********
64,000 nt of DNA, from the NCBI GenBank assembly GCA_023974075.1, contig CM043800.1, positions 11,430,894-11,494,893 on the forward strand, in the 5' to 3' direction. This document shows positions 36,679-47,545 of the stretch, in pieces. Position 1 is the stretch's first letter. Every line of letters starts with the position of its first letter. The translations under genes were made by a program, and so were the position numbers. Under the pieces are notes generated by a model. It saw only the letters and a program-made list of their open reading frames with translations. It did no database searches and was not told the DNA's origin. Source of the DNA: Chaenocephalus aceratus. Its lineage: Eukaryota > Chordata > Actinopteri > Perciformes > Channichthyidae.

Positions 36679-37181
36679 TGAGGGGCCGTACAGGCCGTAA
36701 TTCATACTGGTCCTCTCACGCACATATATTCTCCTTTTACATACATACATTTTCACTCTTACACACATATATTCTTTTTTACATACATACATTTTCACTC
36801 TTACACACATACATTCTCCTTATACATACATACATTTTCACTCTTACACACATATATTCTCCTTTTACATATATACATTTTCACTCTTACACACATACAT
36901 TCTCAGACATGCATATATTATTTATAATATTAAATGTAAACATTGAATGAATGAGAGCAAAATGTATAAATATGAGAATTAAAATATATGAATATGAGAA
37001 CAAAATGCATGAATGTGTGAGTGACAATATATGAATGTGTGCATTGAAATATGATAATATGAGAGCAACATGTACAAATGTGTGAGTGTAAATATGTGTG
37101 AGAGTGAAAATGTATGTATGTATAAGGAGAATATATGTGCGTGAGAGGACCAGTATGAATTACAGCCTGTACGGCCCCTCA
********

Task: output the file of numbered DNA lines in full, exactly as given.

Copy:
64,000 nt of DNA, from the NCBI GenBank assembly GCA_023974075.1, contig CM043800.1, positions 11,430,894-11,494,893 on the forward strand, in the 5' to 3' direction. This document shows positions 36,679-47,545 of the stretch, in pieces. Position 1 is the stretch's first letter. Every line of letters starts with the position of its first letter. The translations under genes were made by a program, and so were the position numbers. Under the pieces are notes generated by a model. It saw only the letters and a program-made list of their open reading frames with translations. It did no database searches and was not told the DNA's origin. Source of the DNA: Chaenocephalus aceratus. Its lineage: Eukaryota > Chordata > Actinopteri > Perciformes > Channichthyidae.

Positions 36679-37181
36679 TGAGGGGCCGTACAGGCCGTAA
36701 TTCATACTGGTCCTCTCACGCACATATATTCTCCTTTTACATACATACATTTTCACTCTTACACACATATATTCTTTTTTACATACATACATTTTCACTC
36801 TTACACACATACATTCTCCTTATACATACATACATTTTCACTCTTACACACATATATTCTCCTTTTACATATATACATTTTCACTCTTACACACATACAT
36901 TCTCAGACATGCATATATTATTTATAATATTAAATGTAAACATTGAATGAATGAGAGCAAAATGTATAAATATGAGAATTAAAATATATGAATATGAGAA
37001 CAAAATGCATGAATGTGTGAGTGACAATATATGAATGTGTGCATTGAAATATGATAATATGAGAGCAACATGTACAAATGTGTGAGTGTAAATATGTGTG
37101 AGAGTGAAAATGTATGTATGTATAAGGAGAATATATGTGCGTGAGAGGACCAGTATGAATTACAGCCTGTACGGCCCCTCA